Huge opening weekends for domestic films Monster Hunt and Pancake Man led to several records being broken at the Chinese box office this past week.
Data from the State Administration of Press, Publication, Radio, Film and Television (SARFT) released on Sunday showed that Saturday saw the biggest single-day take ever at the box office, with $64.4 million in revenue. July 18 surpassed the previous best single day take of $61.67 million, made on April 12 when Furious 7 opened in Chinese theaters.
Chinese films grabbed the top five places this week and have benefited greatly from the clear run at the box office during July because of an unofficial blackout period when Hollywood films are put on the back burner to give domestic fare a chance to thrive.
Monster Hunt came out on top on a memorable weekend for local fare, grabbing $107.02 million after only four days on release, according to data from Entgroup. The $40 million movie was a big hit with Chinese moviegoers, with a staggering 17.93 million admissions since last Thursday.
The 3D film, which mixes live action with CGI, also set records for the biggest opening-day gross ($26.45 million) and biggest single-day gross ($29.84 million) for a Chinese film, vaulting the marks set by The Monkey King in 2014. Monster Hunt also grabbed $8.7 million from Imax screens, yet another record.
Set in a world where monsters and humans co-exist, Monster Hunt tells the story of Wuba, a monster born to be king. Wuba becomes the central figure in stopping an all-out monster civil war.
Produced by Hong Kong’s Edko Films, Monster Hunt is directed by Raman Hui, who co-directed Shrek the Third, and stars an ensemble cast of Hong Kong and Chinese actors, including Jiang Wu, Eric Tsang, Elaine Jin, Tang Wei, Sandra Ng and Bai Baihe.
In second place was Pancake Man (Jian Bing Man) with an equally impressive $69.02 million after three days on release. The superhero parody film features Jean-Claude Van Damme as a villain and is written, directed and stars Da Peng. Pancake Man had 13.21 million admissions, according to Entgroup.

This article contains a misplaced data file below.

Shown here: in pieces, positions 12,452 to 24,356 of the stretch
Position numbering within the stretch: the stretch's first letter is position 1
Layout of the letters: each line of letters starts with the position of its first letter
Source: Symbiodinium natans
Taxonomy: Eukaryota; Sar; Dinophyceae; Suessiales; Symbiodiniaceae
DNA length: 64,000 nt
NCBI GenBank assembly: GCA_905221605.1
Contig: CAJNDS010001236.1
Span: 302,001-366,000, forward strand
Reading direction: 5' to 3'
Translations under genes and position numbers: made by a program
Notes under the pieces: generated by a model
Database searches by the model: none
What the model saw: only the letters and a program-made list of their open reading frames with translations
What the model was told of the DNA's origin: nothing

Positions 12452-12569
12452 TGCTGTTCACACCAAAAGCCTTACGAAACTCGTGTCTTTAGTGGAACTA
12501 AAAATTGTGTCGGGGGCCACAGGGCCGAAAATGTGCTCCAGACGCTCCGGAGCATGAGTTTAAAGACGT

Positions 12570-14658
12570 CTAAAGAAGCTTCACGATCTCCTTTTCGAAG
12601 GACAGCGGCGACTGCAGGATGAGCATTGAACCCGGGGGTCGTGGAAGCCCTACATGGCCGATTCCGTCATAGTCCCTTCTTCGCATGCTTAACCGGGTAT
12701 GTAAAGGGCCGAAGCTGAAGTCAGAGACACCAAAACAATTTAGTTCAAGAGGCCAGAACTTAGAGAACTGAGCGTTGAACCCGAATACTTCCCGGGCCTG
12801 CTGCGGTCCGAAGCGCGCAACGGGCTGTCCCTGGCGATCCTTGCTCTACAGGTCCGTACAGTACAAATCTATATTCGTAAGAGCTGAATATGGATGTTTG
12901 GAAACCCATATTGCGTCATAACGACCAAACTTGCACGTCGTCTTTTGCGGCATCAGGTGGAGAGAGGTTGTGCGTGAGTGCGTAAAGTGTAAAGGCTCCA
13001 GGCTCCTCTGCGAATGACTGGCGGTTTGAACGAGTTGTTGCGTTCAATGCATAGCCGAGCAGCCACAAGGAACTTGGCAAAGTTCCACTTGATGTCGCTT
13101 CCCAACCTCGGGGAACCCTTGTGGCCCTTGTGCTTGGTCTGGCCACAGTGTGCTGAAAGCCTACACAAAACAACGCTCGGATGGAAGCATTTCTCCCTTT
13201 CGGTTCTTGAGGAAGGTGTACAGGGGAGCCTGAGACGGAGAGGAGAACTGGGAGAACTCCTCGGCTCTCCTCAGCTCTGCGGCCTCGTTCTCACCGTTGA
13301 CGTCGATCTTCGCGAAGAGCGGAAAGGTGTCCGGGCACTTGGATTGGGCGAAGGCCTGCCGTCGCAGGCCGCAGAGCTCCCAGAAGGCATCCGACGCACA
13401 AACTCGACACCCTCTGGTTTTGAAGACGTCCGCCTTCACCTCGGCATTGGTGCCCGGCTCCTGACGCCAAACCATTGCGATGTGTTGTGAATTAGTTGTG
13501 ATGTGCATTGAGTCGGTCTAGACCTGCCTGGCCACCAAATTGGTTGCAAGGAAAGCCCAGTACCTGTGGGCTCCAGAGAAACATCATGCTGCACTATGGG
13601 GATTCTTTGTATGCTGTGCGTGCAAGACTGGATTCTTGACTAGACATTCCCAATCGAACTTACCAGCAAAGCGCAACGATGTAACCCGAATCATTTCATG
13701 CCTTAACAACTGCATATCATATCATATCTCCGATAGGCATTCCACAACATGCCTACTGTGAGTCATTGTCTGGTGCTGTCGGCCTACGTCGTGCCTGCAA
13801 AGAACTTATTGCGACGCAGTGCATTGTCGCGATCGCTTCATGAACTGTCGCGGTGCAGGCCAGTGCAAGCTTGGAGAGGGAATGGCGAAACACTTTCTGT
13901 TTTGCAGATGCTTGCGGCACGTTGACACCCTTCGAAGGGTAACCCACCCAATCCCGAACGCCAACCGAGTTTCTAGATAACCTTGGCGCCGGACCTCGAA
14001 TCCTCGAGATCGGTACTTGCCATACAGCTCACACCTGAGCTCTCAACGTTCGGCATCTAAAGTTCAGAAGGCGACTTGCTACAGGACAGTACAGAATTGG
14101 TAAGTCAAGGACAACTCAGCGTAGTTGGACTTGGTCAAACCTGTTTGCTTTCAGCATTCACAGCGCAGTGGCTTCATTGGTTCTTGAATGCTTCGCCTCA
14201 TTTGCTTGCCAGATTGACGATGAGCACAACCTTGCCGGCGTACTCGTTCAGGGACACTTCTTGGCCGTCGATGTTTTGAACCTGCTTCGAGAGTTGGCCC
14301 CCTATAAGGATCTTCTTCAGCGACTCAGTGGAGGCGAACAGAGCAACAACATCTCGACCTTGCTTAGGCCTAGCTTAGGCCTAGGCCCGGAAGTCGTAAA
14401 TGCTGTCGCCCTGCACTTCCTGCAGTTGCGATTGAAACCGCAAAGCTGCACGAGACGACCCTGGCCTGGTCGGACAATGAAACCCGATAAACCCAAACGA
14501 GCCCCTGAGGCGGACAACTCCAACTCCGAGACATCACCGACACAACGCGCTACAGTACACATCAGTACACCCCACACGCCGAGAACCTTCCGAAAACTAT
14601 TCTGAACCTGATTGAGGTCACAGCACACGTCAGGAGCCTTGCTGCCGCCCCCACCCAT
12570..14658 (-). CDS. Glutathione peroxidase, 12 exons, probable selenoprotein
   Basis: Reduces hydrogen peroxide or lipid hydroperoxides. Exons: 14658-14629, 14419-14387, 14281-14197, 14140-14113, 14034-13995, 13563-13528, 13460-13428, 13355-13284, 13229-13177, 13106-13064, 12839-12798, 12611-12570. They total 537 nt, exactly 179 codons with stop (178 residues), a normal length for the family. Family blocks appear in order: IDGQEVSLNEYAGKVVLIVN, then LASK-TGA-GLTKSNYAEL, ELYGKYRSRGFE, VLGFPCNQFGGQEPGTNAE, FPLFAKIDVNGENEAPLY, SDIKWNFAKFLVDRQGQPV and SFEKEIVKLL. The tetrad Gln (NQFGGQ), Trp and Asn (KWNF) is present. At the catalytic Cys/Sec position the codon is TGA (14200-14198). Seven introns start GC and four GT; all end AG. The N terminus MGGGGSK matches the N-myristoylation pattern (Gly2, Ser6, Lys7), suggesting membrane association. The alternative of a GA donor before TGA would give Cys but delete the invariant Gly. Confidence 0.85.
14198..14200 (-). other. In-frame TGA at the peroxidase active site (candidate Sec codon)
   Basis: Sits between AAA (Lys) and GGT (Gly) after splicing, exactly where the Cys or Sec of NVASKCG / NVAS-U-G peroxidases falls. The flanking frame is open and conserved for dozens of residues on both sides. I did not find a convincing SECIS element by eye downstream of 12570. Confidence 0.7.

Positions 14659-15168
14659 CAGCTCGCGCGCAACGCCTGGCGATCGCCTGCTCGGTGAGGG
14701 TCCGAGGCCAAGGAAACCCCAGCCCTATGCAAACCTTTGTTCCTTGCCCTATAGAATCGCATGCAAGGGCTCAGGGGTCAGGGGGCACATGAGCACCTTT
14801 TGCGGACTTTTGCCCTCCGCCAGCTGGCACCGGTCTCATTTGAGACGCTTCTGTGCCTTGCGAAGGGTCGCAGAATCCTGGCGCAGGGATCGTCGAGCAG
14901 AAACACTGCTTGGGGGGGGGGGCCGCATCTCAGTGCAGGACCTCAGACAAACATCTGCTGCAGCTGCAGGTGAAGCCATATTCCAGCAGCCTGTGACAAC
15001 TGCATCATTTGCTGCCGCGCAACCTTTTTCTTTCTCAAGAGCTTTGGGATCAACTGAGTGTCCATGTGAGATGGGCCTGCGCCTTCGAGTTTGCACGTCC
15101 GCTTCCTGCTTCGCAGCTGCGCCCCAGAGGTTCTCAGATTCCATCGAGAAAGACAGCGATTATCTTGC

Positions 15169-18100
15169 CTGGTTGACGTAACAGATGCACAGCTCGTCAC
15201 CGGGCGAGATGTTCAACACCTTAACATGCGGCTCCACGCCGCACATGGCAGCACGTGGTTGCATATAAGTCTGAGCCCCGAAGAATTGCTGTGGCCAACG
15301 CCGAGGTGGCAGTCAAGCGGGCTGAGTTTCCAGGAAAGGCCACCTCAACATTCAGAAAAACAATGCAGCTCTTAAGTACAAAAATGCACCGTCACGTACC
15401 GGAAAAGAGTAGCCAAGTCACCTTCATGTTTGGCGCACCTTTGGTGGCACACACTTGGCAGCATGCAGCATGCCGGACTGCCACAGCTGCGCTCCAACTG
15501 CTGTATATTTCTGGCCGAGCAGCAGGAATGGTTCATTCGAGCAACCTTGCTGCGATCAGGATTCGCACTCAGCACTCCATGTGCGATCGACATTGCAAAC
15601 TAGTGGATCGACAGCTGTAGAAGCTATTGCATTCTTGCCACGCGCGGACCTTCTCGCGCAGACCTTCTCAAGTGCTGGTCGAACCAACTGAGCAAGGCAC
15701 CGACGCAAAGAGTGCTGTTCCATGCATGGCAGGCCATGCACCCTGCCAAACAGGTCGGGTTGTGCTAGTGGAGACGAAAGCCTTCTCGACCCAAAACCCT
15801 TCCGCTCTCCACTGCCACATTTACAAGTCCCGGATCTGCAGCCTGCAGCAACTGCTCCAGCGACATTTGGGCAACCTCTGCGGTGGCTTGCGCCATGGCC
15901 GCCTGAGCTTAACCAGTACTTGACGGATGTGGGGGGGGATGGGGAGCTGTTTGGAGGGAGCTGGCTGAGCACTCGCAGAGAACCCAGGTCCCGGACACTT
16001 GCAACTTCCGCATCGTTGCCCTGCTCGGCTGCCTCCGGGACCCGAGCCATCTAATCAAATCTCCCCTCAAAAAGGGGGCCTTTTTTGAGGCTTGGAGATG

Animated film Monkey King: Hero Is Back took the third spot with $59.71 million for a 10-day cume of $75.12 million. The latest take on the Monkey King legend had 10.46 million admissions.
Fourth place was claimed by Forever Young, first-time director He Jiong‘s coming-of-age drama, which grabbed a further $18.13 million this week for a 10-day cume of $59.75 million. Based on Jiong’s hit 2004 song of the same name, Forever Young has had a mixed response from critics in China but continues to prove popular with audiences. Forever Young had 3.6 million admissions.
Last week’s number one film, Tiny Times 4.0, dropped to fifth place with a take of $17.74 million. The fourth and final chapter in Guo Jingming‘s Shanghai-set adaptations of his own novels has made $76.30 million after 11 days on release and had 3.51 million admissions.
Aardman Animation’s Shaun the Sheep brroke the local hold on the top ten, coming in at number six with $4.27 million on its opening weekend. Farewell, My Concubine director Chen Kaige‘s martial arts movie Monk Comes Down the Mountain added another $3.5 million to come in seventh and now has a cume of $64.26 million after 18 days.
In eighth place was animated flick GG Bond Movie: Ultimate Battle with another $2.28 million for a 10-day cume of $7.08 million, followed by holdover SPL 2: A Time for Consequences, which took another $350,000 for a 32-day cume of $90.27 million but looks likely to fall short of the $100 million mark.
Finally, Begin Again, the Hollywood rom-com starring Mark Ruffalo and Keira Knightley, took the tenth spot with $280,000 this week for a 24-day cume of $3.22 million.
No major Hollywood titles are expected until the end of July, when Mission: Impossible – Rogue Nation, Minions and Inside Out are expected, followed by Fantastic Four in August.